Sunday, March 16, 2008

Naughty Neighbor by Janet Evanovich

Louisa Brannigan is a press secretary on Capitol Hill. She has been having trouble sleeping at night because her neighbor's phone has been ringing at all hours of the night. The way their duplex is set up Louisa hears everything and vice verse. Pete Streeter is sick of the phone calls. Ever since he started investigating what happened to a pig, he has been getting harassed. One morning Pete steals Louisa newspaper and Louisa is fed up. She goes to his door and demands her paper. This is the first meeting between neighbors and sparks fly. Of course, they both deny any feelings. Later that evening Pete crashes a cocktail party for Louisa's boss and the next day she is fired. It all has to do with a pig. Louisa helps Pete with the pig investigation and ends finding love.

This is one of Janet Evanovich first romance stories before the Stephanie Plum phenomenon. It is a quick light read. The romance part is better than the mystery part of the book. It is just enough of a Janet Evanovich fix until her next book!

Wednesday, March 12, 2008

The Thirteenth Tale by Diane Setterfield

Although she has dabbled in writing the occasional biographical essay, Margaret Lea’s primary passion is her father’s antiquarian bookshop, a place where she both lives and works. One of the shop’s prized possessions is a first edition copy of The Thirteenth Tale. This famous book only contains twelve stories, which has left readers bewildered for years by the missing thirteenth tale. As a result, all succeeding editions were published under a different title.

One day Margaret receives a strange letter from the elusive, bestselling author of The Thirteenth Tale, Vida Winters, requesting that Margaret come immediately to Vida’s mansion to transcribe her biography. Margaret can’t help but to find the author’s request suspect, as no one has been able to capture the truth about Vida’s past because she is prone to telling outlandish stories in her interviews.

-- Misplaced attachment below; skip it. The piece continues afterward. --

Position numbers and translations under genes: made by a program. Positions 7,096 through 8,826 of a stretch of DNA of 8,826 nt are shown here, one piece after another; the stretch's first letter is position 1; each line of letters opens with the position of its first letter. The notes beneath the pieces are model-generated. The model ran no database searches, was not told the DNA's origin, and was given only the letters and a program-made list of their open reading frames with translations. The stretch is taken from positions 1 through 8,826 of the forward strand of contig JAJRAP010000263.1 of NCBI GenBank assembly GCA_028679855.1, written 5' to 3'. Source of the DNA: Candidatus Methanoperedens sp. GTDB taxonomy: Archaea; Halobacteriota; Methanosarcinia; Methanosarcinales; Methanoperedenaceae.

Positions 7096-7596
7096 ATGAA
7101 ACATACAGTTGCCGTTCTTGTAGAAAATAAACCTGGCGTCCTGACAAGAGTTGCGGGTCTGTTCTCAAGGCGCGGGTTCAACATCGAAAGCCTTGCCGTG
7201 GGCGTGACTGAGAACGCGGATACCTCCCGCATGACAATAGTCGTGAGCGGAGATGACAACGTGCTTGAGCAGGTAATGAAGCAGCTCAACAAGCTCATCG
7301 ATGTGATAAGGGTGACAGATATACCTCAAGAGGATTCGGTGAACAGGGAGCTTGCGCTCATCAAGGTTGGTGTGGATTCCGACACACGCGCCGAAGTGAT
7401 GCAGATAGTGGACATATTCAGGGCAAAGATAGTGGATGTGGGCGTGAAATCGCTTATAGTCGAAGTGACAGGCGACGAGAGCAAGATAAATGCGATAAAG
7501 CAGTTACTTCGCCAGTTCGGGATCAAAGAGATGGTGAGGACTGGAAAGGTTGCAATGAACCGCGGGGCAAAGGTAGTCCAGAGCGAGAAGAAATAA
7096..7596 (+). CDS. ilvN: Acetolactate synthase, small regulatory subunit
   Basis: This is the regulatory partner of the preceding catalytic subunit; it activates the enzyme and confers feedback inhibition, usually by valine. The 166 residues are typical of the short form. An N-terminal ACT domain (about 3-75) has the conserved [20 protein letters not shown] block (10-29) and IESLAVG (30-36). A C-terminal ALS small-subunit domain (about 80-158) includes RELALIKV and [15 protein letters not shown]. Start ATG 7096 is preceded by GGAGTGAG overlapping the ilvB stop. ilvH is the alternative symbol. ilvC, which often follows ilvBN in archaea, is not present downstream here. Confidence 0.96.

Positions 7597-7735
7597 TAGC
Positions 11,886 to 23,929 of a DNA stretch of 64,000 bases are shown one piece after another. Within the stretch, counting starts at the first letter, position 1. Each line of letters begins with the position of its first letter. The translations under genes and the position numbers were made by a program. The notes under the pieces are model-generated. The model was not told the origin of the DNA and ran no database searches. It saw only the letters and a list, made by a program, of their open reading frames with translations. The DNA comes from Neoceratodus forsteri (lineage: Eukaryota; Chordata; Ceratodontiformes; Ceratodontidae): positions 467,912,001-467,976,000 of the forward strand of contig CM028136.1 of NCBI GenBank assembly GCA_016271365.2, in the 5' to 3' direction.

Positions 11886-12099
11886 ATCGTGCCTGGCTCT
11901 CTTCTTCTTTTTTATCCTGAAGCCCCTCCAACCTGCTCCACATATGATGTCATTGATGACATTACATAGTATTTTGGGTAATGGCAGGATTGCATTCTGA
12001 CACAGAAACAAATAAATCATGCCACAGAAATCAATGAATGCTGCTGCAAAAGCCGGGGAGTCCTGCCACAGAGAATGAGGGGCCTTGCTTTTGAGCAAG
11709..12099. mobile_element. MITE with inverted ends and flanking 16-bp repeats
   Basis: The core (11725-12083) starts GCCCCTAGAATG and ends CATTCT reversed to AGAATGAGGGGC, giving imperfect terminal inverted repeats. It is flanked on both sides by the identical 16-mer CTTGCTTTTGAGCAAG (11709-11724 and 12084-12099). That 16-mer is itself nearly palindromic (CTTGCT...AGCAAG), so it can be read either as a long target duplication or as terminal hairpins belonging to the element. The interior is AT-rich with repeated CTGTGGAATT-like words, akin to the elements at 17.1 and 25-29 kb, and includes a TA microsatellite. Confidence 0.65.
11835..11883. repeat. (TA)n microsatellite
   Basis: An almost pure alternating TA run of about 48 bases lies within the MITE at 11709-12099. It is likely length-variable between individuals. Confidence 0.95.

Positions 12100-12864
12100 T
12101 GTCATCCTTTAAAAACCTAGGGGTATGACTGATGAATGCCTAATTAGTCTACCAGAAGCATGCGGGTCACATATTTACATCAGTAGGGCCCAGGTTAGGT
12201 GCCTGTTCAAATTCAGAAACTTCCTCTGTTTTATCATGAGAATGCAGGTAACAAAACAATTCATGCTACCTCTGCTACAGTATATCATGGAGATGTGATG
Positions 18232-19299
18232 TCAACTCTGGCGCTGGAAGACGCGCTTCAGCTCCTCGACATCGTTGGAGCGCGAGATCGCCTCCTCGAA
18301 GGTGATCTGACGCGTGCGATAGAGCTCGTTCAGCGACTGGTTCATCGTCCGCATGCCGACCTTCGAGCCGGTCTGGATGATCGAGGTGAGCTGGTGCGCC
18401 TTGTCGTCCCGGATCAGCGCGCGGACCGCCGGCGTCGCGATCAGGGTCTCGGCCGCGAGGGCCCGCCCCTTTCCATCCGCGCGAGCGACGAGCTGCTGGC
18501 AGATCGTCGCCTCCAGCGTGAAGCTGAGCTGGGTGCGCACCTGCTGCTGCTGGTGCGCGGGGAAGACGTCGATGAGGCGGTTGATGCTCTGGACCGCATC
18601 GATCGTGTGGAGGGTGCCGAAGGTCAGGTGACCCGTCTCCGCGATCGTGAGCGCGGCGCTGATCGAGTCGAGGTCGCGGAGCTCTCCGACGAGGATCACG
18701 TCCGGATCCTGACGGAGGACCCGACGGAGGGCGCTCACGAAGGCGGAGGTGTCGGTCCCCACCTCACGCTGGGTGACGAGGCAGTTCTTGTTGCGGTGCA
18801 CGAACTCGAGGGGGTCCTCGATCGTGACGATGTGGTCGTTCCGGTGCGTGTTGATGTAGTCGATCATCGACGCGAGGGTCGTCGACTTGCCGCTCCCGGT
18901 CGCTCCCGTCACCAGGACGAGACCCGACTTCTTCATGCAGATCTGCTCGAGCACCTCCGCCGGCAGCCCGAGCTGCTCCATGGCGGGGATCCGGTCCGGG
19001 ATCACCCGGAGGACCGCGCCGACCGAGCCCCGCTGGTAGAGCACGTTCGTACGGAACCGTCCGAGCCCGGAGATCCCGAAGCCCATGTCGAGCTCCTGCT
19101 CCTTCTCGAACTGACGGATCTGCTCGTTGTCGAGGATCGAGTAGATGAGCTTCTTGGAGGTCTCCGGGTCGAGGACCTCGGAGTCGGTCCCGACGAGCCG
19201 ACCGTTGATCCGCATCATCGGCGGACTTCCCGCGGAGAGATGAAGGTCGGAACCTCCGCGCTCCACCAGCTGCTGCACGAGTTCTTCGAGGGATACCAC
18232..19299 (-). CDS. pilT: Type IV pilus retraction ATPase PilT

After Vida vows to tell only the truth, Margaret consents to writing her biography in hopes of obtaining the mysterious thirteenth tale. And so, Vida begins to tell her story, a story that has begun long before her birth and starts with her family’s scandalous and sordid past. Along the way, many secrets are revealed and many questions are left unanswered, leaving both Margaret and the reader haunted by Vida’s story.

Full of mystery and intrigue, this page-turner belongs on the shelf with its gothic predecessors. Lovers of books, ghost stories, and the gothics will definitely relish this story. For extra enjoyment, I also encourage you to check out the book's website.

Monday, March 10, 2008

My Life in France by Julia Child

As a child of the 60's and 70's, to me, Julia Child was that lady on PBS who talked funny and cooked. After reading her biography, I wish I'd been paying attention back then!